A Collaboration with the University of Pittsburgh

California to put death penalty repeal on November ballot

An initiative [text, PDF] to repeal California's death penalty [JURIST news archive] qualified Monday for the November ballot after receiving 500,000 signatures. If approved by voters, the Savings, Accountability, and Full Enforcement for California Act (SAFE California Act) [advocacy website] would overhaul the death penalty system in California. It will not only change all death sentences to a sentence of life without parole, but would also require inmates to work and pay into a victim compensation fund. It would also contribute to funding investigations of unsolved murder and rape cases. The act's supporters also claim that the repeal of the death penalty would result in significant savings for the California government.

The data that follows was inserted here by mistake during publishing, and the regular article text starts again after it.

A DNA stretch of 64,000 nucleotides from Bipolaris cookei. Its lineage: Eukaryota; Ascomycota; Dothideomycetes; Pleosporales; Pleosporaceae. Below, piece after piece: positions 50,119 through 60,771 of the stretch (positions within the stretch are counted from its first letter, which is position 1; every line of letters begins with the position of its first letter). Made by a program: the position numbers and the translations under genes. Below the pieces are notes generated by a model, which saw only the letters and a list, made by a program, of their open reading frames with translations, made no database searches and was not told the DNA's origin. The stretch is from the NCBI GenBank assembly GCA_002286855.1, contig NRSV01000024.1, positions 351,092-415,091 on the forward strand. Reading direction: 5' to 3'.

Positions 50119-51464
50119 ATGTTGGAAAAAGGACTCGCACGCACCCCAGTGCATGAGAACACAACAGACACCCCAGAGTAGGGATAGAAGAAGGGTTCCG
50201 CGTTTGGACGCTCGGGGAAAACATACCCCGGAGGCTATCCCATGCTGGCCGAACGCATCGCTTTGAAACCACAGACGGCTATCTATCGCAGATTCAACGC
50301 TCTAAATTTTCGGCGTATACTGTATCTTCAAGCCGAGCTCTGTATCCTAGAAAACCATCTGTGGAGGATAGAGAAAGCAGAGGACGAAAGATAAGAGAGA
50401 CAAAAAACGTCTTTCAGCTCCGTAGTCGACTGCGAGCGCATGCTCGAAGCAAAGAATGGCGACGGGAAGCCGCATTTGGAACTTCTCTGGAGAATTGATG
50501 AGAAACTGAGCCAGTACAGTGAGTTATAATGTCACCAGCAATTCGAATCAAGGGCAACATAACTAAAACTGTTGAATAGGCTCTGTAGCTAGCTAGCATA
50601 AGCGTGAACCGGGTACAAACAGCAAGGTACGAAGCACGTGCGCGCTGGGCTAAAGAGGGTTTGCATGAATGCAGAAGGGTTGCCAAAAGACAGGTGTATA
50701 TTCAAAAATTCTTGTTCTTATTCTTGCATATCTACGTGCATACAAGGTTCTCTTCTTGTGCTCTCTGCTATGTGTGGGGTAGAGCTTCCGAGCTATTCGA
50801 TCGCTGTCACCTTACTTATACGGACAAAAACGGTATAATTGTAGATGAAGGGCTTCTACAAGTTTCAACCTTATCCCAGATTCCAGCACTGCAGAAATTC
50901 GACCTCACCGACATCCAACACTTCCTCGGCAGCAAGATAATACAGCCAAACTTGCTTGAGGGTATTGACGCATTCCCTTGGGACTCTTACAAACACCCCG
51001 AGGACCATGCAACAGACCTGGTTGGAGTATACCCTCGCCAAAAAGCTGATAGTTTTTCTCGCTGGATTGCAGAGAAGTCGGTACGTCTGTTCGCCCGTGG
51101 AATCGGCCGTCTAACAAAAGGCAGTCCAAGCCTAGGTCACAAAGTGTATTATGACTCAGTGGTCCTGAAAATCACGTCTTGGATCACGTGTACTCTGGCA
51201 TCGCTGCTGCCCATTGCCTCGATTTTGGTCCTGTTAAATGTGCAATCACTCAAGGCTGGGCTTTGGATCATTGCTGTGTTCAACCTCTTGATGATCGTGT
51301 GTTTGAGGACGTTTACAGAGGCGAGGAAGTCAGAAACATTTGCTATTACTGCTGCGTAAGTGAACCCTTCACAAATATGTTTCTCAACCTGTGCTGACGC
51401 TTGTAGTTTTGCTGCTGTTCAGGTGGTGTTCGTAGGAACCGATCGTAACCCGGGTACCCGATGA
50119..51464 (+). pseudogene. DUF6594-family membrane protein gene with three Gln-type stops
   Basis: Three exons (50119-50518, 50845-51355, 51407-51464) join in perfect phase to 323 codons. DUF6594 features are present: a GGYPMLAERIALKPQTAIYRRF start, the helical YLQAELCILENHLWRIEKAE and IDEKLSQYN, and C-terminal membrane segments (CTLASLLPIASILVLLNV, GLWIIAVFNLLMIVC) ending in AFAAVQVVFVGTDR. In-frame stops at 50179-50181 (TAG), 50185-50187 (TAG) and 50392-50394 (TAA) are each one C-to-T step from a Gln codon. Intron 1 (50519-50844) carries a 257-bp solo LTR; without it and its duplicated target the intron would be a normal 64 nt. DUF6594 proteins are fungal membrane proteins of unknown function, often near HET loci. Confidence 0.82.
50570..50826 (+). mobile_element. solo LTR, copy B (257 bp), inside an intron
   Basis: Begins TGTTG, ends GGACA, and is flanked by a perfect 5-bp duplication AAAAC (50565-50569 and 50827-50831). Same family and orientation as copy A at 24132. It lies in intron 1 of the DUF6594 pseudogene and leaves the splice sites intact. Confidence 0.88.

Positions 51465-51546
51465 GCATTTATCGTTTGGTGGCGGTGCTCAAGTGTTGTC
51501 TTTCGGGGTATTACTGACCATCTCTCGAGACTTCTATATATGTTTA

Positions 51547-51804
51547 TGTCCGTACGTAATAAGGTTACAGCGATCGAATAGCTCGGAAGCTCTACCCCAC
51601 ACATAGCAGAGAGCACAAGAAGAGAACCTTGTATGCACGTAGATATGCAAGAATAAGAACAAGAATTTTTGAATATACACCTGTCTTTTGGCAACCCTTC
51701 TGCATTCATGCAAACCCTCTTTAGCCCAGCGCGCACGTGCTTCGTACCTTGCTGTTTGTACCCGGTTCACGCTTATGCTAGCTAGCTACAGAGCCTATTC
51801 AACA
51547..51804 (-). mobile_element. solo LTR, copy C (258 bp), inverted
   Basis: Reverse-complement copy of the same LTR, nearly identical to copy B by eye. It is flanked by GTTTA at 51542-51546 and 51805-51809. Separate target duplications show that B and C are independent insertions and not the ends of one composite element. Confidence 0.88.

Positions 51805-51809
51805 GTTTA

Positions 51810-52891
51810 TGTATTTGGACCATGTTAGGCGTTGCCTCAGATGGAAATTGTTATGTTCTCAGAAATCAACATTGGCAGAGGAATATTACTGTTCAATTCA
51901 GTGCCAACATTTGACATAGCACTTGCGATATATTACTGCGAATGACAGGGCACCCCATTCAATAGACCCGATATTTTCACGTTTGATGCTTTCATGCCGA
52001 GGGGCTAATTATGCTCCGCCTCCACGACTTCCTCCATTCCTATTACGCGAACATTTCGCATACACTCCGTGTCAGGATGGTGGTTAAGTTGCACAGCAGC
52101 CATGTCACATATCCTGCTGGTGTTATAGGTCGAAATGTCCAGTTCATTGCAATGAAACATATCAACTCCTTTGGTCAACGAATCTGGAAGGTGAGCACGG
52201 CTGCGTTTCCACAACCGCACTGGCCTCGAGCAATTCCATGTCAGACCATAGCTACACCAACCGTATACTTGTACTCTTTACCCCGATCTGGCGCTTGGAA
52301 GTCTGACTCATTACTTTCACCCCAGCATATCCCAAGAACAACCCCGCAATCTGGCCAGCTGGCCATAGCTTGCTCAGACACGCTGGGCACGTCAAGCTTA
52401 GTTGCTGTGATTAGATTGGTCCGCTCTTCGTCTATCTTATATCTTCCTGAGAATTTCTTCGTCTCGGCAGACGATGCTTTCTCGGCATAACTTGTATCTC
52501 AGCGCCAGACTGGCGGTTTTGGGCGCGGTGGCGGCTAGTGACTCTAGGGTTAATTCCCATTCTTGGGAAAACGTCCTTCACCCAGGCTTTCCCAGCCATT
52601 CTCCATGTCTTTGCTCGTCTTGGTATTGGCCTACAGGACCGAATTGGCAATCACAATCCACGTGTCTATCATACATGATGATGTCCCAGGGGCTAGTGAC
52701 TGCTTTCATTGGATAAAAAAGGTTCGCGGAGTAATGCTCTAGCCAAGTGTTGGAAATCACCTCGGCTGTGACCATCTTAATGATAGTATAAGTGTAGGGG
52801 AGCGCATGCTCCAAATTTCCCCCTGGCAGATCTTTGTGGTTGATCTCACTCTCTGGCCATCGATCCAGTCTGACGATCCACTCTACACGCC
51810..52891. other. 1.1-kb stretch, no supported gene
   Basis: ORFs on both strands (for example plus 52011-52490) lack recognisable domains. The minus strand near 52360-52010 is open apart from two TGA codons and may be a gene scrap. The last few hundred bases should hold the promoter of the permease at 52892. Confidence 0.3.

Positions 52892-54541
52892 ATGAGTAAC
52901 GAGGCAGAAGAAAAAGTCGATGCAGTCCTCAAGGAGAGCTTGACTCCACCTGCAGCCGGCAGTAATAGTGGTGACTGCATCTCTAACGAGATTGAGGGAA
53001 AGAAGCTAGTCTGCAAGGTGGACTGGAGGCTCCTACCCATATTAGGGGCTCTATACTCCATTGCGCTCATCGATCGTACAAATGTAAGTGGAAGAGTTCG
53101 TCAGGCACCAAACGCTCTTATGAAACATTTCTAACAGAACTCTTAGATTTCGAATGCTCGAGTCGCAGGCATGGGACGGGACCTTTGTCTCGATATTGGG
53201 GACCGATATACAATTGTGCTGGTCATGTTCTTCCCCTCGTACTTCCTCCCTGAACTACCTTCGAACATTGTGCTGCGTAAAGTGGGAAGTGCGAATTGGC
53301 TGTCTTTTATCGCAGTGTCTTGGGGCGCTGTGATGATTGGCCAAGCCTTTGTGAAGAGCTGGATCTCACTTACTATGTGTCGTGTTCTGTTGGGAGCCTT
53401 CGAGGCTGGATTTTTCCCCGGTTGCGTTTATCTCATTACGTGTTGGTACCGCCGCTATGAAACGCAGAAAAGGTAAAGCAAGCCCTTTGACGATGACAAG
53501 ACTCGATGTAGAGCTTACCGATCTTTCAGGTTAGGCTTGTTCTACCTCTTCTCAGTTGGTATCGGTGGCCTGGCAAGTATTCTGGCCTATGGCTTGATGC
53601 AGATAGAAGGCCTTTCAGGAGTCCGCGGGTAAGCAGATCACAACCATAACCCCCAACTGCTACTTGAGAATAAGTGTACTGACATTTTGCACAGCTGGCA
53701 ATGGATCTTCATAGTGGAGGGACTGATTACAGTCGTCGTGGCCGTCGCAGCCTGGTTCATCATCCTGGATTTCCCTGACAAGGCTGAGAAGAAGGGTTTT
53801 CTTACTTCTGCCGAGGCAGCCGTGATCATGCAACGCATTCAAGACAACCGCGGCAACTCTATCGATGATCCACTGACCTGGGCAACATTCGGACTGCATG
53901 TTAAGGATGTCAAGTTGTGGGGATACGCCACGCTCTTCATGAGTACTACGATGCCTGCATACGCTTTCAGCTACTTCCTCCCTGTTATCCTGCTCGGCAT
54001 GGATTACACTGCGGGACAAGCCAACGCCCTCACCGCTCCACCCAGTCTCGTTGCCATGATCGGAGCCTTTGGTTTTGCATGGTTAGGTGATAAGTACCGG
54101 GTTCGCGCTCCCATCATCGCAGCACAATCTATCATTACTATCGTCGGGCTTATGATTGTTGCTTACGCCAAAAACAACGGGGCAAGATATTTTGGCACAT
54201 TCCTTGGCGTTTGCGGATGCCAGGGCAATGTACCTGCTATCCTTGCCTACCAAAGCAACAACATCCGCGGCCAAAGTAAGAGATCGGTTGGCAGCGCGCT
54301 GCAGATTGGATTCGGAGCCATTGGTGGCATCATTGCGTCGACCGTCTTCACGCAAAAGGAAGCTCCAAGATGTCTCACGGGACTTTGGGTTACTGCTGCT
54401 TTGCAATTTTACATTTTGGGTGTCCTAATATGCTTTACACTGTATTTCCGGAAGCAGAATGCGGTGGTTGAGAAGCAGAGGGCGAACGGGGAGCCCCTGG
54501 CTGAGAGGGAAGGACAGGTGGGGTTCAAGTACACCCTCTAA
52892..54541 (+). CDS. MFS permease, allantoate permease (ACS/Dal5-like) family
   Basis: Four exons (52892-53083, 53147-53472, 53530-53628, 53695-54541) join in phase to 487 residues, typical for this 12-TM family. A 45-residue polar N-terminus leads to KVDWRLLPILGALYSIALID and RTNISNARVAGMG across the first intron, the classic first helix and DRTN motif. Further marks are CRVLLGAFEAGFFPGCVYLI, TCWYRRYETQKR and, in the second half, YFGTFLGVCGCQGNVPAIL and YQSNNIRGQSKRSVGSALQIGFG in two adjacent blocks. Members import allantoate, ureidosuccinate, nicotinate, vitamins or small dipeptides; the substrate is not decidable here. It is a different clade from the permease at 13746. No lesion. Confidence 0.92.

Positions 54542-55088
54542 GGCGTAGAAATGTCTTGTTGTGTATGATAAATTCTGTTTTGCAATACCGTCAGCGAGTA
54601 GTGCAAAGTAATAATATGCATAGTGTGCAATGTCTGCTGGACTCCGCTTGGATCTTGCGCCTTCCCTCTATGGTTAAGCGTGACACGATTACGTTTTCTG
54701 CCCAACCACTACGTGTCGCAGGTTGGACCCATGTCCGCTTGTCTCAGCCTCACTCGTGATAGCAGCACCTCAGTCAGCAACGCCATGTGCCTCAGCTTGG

Earlier this month the Connecticut legislature voted to repeal the death penalty [JURIST report] making it the seventeenth state to do so and the fifth in the past five years. New Jersey, New Mexico, New York and Illinois [JURIST reports] have all recently eliminated the death penalty, while 34 states retain its use. Last month Amnesty International reported that the number of worldwide executions increased from 2010 to 2011 [JURIST report], while the number of recorded death sentences decreased.

About Paper Chase

Paper Chase is JURIST's real-time legal news service, powered by a team of 30 law student reporters and editors led by law professor Bernard Hibbitts at the University of Pittsburgh School of Law. As an educational service, Paper Chase is dedicated to presenting important legal news and materials rapidly, objectively and intelligibly in an accessible format.

© Copyright JURIST Legal News and Research Services, Inc., 2013.